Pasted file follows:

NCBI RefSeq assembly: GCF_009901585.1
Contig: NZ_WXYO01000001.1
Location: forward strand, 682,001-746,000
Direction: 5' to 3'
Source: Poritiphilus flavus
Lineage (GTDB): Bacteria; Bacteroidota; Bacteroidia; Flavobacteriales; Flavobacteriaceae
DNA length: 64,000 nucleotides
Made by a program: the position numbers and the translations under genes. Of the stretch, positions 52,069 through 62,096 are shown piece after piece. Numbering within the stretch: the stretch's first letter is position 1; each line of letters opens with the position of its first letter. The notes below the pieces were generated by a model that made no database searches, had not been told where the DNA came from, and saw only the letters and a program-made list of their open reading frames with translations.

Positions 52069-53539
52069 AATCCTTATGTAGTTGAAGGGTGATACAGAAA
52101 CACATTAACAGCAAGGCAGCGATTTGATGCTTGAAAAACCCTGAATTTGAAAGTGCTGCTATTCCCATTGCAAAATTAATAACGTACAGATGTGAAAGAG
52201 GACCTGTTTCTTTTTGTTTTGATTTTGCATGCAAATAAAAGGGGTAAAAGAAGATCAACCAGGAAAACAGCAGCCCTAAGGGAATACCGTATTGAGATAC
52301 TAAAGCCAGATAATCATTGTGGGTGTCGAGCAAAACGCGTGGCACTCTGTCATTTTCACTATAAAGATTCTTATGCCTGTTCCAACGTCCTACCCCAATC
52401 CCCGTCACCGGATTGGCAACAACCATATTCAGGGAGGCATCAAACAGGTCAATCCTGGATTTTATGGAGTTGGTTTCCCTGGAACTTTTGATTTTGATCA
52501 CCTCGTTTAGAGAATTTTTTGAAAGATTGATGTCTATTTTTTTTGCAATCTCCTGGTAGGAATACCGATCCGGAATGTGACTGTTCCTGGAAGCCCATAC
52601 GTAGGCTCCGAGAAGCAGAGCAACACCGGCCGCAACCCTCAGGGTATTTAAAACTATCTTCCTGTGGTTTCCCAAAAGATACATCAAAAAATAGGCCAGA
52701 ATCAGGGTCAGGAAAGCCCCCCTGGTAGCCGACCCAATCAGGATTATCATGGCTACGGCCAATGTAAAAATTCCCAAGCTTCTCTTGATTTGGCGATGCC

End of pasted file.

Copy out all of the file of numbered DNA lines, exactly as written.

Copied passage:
NCBI RefSeq assembly: GCF_009901585.1
Contig: NZ_WXYO01000001.1
Location: forward strand, 682,001-746,000
Direction: 5' to 3'
Source: Poritiphilus flavus
Lineage (GTDB): Bacteria; Bacteroidota; Bacteroidia; Flavobacteriales; Flavobacteriaceae
DNA length: 64,000 nucleotides
Made by a program: the position numbers and the translations under genes. Of the stretch, positions 52,069 through 62,096 are shown piece after piece. Numbering within the stretch: the stretch's first letter is position 1; each line of letters opens with the position of its first letter. The notes below the pieces were generated by a model that made no database searches, had not been told where the DNA came from, and saw only the letters and a program-made list of their open reading frames with translations.

Positions 52069-53539
52069 AATCCTTATGTAGTTGAAGGGTGATACAGAAA
52101 CACATTAACAGCAAGGCAGCGATTTGATGCTTGAAAAACCCTGAATTTGAAAGTGCTGCTATTCCCATTGCAAAATTAATAACGTACAGATGTGAAAGAG
52201 GACCTGTTTCTTTTTGTTTTGATTTTGCATGCAAATAAAAGGGGTAAAAGAAGATCAACCAGGAAAACAGCAGCCCTAAGGGAATACCGTATTGAGATAC
52301 TAAAGCCAGATAATCATTGTGGGTGTCGAGCAAAACGCGTGGCACTCTGTCATTTTCACTATAAAGATTCTTATGCCTGTTCCAACGTCCTACCCCAATC
52401 CCCGTCACCGGATTGGCAACAACCATATTCAGGGAGGCATCAAACAGGTCAATCCTGGATTTTATGGAGTTGGTTTCCCTGGAACTTTTGATTTTGATCA
52501 CCTCGTTTAGAGAATTTTTTGAAAGATTGATGTCTATTTTTTTTGCAATCTCCTGGTAGGAATACCGATCCGGAATGTGACTGTTCCTGGAAGCCCATAC
52601 GTAGGCTCCGAGAAGCAGAGCAACACCGGCCGCAACCCTCAGGGTATTTAAAACTATCTTCCTGTGGTTTCCCAAAAGATACATCAAAAAATAGGCCAGA
52701 ATCAGGGTCAGGAAAGCCCCCCTGGTAGCCGACCCAATCAGGATTATCATGGCTACGGCCAATGTAAAAATTCCCAAGCTTCTCTTGATTTGGCGATGCC